Have you been to your local library lately? It’s time. And with September being Library Card Sign-Up Month, libraries around the country are being especially creative in building membership and awareness of services. Plus they’re raising funds to support their future existence.
They’ve Come A Long Way
Libraries probably began around 1200 BCE, with excavations identifying a palace library, a temple library and two private libraries in Syria. The Library of Alexandria may be the world’s most recognizable early library. It flourished in the 3rd century.These early libraries and the Greek and Roman versions that followed them were hardly public lending libraries. In fact, they were available only to scholars or to the wealthy who proudly displayed their collections in their private houses. Yes, a library in your house was a status symbol. Even if you couldn’t read.
As you progress forward in time, the Middle Ages saw a focus on religious texts. Christian monks, whose spiritual development was linked to copying manuscripts, scribbled away for hours a day. With such production, medieval monasteries began to accumulate large libraries. The Renaissance transitioned to the scrolls of the Greeks and Romans. Scholars brought in originals of these ancient tests from Byzantine and Islamic sources and made multiple copies. Like their predecessors, these libraries too were generally not for public use.
Public lending libraries as we recognize them today only came on the scene during the French Revolution when revolutionaries confiscated private and church book collections. Two professional librarians organized over 300,000 books and manuscripts that then became the property of the people at the Bibliothèque Nationale in Paris. Logically, as the collections became more massive, the system for cataloging the materials became more methodical.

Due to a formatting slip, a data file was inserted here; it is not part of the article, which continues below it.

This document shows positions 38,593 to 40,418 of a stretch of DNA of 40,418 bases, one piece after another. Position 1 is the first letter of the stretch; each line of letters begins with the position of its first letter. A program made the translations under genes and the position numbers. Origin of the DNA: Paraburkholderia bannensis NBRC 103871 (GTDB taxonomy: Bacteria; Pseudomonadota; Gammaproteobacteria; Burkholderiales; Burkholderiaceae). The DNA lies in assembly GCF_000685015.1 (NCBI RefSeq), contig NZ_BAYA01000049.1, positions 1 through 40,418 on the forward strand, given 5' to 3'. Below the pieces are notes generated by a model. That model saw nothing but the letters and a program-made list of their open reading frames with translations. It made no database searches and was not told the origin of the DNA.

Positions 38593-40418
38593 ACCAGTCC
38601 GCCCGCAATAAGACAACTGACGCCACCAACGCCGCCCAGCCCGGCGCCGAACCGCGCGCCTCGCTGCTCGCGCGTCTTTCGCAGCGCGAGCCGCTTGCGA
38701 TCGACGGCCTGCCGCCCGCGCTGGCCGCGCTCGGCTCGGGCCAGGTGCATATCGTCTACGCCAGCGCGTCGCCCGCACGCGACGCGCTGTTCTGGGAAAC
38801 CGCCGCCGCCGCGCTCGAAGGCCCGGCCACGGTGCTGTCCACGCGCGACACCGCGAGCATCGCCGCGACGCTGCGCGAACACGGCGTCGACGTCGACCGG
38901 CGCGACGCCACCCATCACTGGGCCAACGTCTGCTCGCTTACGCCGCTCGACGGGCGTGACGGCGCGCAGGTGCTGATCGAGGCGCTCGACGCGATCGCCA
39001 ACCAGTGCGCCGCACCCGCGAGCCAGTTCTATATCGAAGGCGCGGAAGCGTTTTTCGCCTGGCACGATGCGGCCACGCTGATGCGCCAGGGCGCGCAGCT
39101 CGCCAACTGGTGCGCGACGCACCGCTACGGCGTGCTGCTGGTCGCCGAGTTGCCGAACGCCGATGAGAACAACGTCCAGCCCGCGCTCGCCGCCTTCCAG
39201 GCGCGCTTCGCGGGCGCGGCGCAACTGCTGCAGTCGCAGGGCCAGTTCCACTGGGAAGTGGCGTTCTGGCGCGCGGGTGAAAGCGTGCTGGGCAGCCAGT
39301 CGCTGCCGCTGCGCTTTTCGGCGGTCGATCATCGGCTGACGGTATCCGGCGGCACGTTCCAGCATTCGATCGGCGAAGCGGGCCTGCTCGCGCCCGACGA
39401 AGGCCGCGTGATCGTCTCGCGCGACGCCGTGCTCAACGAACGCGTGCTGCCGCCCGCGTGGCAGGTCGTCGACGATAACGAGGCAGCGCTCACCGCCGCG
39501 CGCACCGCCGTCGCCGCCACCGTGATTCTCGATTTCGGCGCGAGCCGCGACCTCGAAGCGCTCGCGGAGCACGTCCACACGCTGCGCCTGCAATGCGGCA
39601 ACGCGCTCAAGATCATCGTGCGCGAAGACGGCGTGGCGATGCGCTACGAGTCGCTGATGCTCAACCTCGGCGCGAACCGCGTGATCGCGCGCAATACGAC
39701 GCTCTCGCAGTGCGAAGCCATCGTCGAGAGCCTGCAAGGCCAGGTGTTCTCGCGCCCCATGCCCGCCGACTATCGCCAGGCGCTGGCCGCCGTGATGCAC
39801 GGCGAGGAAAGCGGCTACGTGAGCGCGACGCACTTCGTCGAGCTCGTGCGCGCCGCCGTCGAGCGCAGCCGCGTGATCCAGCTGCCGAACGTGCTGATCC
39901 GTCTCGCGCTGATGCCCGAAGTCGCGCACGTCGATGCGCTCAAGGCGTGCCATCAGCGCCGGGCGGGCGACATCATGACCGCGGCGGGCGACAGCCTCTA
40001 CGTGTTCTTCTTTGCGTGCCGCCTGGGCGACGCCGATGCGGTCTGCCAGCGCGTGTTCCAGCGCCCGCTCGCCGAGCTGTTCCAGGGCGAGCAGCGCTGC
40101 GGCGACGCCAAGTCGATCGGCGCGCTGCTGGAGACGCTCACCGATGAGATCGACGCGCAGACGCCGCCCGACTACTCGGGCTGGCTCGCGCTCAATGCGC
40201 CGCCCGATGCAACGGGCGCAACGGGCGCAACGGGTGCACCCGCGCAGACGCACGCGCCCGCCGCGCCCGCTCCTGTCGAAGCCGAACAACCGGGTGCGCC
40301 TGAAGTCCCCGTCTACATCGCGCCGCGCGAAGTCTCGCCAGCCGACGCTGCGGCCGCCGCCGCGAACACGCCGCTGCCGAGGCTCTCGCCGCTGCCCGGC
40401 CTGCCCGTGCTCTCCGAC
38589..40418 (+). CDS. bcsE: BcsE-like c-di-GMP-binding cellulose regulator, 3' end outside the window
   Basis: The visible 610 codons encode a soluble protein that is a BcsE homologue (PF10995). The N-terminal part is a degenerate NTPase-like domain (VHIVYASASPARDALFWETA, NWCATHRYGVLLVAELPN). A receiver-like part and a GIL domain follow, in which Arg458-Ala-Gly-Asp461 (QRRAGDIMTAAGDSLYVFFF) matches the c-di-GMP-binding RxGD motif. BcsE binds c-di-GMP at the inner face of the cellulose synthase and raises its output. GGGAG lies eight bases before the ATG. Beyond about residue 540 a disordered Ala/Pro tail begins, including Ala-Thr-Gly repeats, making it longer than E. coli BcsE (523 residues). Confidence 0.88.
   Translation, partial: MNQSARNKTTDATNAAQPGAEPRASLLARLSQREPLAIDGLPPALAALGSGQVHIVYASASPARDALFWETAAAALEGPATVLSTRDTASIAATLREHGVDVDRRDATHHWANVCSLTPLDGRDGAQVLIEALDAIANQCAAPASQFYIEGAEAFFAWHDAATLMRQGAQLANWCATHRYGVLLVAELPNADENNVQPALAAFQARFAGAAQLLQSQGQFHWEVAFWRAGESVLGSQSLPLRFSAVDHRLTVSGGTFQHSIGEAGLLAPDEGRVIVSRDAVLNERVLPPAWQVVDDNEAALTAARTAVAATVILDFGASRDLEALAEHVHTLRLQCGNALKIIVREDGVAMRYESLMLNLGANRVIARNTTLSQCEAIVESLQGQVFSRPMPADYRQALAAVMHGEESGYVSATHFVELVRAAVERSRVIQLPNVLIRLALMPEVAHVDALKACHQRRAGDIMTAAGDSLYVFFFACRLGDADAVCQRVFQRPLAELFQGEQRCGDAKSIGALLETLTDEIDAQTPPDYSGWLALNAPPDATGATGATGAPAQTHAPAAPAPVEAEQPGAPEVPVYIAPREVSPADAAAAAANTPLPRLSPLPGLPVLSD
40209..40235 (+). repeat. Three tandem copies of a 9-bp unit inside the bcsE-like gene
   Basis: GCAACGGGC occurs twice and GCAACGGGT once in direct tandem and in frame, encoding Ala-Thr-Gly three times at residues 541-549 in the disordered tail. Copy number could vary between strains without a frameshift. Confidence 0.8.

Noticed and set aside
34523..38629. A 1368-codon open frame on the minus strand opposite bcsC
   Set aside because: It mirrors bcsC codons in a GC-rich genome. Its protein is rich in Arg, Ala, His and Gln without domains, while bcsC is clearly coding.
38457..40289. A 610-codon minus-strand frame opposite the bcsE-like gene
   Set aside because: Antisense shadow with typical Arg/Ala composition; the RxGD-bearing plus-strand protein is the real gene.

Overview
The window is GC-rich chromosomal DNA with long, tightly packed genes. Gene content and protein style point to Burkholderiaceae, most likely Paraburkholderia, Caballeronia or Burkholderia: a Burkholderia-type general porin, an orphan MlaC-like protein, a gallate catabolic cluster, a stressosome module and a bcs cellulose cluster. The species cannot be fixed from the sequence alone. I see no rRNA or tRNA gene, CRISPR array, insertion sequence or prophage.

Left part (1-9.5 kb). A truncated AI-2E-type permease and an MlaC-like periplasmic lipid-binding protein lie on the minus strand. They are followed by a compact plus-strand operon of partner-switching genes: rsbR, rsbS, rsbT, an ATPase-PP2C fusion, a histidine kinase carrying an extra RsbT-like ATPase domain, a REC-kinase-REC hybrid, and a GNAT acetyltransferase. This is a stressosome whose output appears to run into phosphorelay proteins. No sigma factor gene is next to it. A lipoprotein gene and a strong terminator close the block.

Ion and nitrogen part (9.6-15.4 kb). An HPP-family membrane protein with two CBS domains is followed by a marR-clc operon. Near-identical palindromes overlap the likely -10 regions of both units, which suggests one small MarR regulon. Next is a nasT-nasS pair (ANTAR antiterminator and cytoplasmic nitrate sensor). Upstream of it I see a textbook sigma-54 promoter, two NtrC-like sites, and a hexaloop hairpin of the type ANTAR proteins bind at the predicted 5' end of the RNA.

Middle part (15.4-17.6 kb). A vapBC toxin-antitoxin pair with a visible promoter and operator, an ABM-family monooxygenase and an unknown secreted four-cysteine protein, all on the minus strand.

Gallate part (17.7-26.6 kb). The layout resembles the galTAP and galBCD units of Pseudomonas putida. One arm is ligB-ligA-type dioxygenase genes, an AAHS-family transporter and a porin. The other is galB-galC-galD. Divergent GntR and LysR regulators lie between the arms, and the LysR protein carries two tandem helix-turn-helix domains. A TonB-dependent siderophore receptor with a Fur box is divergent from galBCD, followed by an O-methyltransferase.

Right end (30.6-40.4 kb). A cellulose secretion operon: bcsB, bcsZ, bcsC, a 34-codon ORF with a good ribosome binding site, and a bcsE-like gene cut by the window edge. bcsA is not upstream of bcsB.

Today, most of the modern world has access to a well-oiled machine. Libraries have proven to be essential local and global resources.
Libraries today have a significant amount of change to consider. For example, as technology continues to evolve, and e-books and e-book readers become more and more prevalent, administrators are forced to make sometimes difficult and expensive decisions.To meet their clients’ demands for increased access, U.S. libraries now offer a wide selection of digital books, but in doing so, face high costs for access from the major publishers. At the same time, many libraries face budget cutbacks from state and local governments. There seems to be no doubt that libraries must change to survive.
The Future… or the Now?
You may think that virtual libraries are an adventure that is yet to become reality. Wrong. Just two weeks ago–on September 14, 2013– we saw the opening of an all-digital public library in Bexar County, Texas. Perhaps you saw the feature on NPR highlighting the event. They are offering about 10,000 free e-books for a community that includes San Antonio. The system includes an actual physical library space that offers e-readers, kids’ story time and more. More and more of these types of library facilities will be opening in the coming years.
But what about the books themselves? I have heard colleagues remark that if it is not available as an e-book, they will not buy it. What will happen to these vast collections? Are libraries destined to become museums with their precious tomes behind glass? Many of us still hang on to the love of turning a page and the time spent wandering through crowded used bookstores. In my book (pun intended!) very little compares with a rainy day, a cozy spot and a good book. Are future generations at risk of losing that experience?
To me, creating and expanding a strong public library system is just as important as preserving and building my family’s history. I have chronicled my family’s history for years. Most recently, I’ve added a new dimension: collecting my family’s oral history. At the same time, I invest in my community, and I’m currently involved in a fundraising effort for the construction of a “new” library and community center in my town. We plan to use a converted historic building.
Treat your local library well. Take a role in its future. Consider its service in your family’s story.
Genealogist Jen Baldwin is the owner of Ancestral Journeys, specializing in the Rocky Mountain Corridor. She writes for a variety of publications, speaks regionally on genealogy related topics, is the creator and co-host of #genchat on Twitter, and owns Conference Keeper. She also is co-creator and Co-Chair of the NextGen Genealogy Network and is the Director of Operations for The In-Depth Genealogist. You can connect with Jen on her website or on social media.